NJ Devils donated $2,500 to the American Special Hockey Association for the NHL Centennial Celebration.
Story by Jeff Moeller of NY Sports Day
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NEWARK – When he took to the ice, Bruce Driver spent a few moments to a youngster.
Driver was later visibly touched when another skater was ecstatic to see him, as Driver was his long-time idol.
It proved to be a night in which skills were plentiful, but fun and camaraderie dominated the night at the Prudential Center.
Driver was among a group of former players who participated in the third annual Special Hockey Day, an event in which more than 100 skaters with special needs and their families. The players represented six teams from the American Special Hockey Association along with a team from Special Olympics of New Jersey throughout Bergen, Essex, Mercer, Middlesex, Ocean, and Sussex counties.
Three sessions, each having two teams staying in their own ends, were an hour apiece. Along with skating and shooting on the net, skaters undertook the challenge of jumping over and skating around pylons scattered in their zone.
“For these kids with the disabilities that they have, this is fun night of hockey,” said Driver, who sported his number 23 jersey who wore for 12 of his 15 NHL seasons with the Devils. “This is great.
“We decided to move it onto this big ice. Most of these kids cheer for the Devils and what can be better to be on the same ice that your heroes are playing on.”
Jason Grasso of Woodbridge was nearly speechless when he saw Driver on the ice. Grasso, ironically being the same age (23) as Driver’s jersey, didn’t see Driver play in person, but has watched him on film.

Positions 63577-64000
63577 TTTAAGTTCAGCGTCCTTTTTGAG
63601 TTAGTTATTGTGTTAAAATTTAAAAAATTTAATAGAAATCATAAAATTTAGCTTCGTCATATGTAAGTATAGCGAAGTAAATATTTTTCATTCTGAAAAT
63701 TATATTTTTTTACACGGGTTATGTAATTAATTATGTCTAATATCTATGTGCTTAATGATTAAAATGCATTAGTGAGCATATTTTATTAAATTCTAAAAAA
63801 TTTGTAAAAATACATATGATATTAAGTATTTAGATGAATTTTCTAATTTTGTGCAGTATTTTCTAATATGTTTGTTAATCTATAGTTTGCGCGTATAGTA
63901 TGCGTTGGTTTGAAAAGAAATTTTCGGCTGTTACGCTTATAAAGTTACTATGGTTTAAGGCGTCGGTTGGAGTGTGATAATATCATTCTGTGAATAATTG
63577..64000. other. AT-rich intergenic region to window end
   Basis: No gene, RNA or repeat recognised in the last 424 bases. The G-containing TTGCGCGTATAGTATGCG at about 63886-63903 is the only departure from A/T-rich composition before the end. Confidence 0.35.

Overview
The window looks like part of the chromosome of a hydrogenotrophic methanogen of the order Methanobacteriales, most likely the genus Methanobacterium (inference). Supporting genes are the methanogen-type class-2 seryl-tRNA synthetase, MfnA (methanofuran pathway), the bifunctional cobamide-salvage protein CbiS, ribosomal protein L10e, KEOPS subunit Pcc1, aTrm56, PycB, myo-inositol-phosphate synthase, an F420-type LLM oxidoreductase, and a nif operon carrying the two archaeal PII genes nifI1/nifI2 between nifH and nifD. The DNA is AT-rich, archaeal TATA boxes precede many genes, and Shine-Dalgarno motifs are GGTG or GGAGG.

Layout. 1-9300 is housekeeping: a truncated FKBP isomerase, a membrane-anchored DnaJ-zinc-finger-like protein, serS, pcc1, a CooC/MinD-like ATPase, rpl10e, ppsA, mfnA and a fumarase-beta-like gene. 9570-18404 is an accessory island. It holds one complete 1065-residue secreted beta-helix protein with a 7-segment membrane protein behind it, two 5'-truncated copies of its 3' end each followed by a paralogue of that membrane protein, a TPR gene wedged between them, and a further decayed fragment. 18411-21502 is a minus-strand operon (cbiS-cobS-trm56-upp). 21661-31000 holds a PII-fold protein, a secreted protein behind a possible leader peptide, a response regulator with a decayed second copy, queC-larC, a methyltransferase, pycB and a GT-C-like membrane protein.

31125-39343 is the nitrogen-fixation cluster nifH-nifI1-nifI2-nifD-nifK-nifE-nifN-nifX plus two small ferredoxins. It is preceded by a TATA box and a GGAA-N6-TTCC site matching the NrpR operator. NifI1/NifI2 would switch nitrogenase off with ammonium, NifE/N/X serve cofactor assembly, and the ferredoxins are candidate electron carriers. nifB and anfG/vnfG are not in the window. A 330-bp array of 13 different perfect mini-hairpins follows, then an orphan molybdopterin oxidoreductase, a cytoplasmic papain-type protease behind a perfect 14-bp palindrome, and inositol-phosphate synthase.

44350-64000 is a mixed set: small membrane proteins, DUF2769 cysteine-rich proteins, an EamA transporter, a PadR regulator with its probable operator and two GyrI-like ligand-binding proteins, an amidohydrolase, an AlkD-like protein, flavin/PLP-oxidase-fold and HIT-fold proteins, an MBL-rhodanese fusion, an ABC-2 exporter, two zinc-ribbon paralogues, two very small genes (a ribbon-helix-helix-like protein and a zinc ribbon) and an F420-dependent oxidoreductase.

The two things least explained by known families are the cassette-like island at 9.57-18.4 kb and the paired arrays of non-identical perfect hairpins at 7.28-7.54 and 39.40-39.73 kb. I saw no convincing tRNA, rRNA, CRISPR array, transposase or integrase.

“This is crazy,” said Grasso, who was emotional when asked about seeing Driver in person. “I am just so happy to be here.”
Driver, who is president of the Devils’ Alumni Association, envisions further involvement and development of other programs in the future.
“As alumni, this is something that we do want to get involved with,” added Driver. “This is a great opportunity for these kids and they compete against each other, too. They are not only friends, but they also know who they are playing against.”
Grant Marshall, who spent three seasons with the Devils during 14-year career and also work for the team’s alumni association, cherished his time with the players.
“This is really what it is all about,” said Marshall. “To put everything else aside and just see their faces is great. As big as New Jersey is, it is a small hockey world. We all want to come together.
“One boy asked me if my name was really Grant Marshall. I just had to laugh. I basically live in my car and drive all over with the alumni association. But something like this is well worth it.
“We’re all kids at heart. It is a true testament to the kids that they really want to learn and they are also having fun. The coaches deserve a lot of credit because they are teaching them the right way. There are no rules, and they are just going out and playing the game.”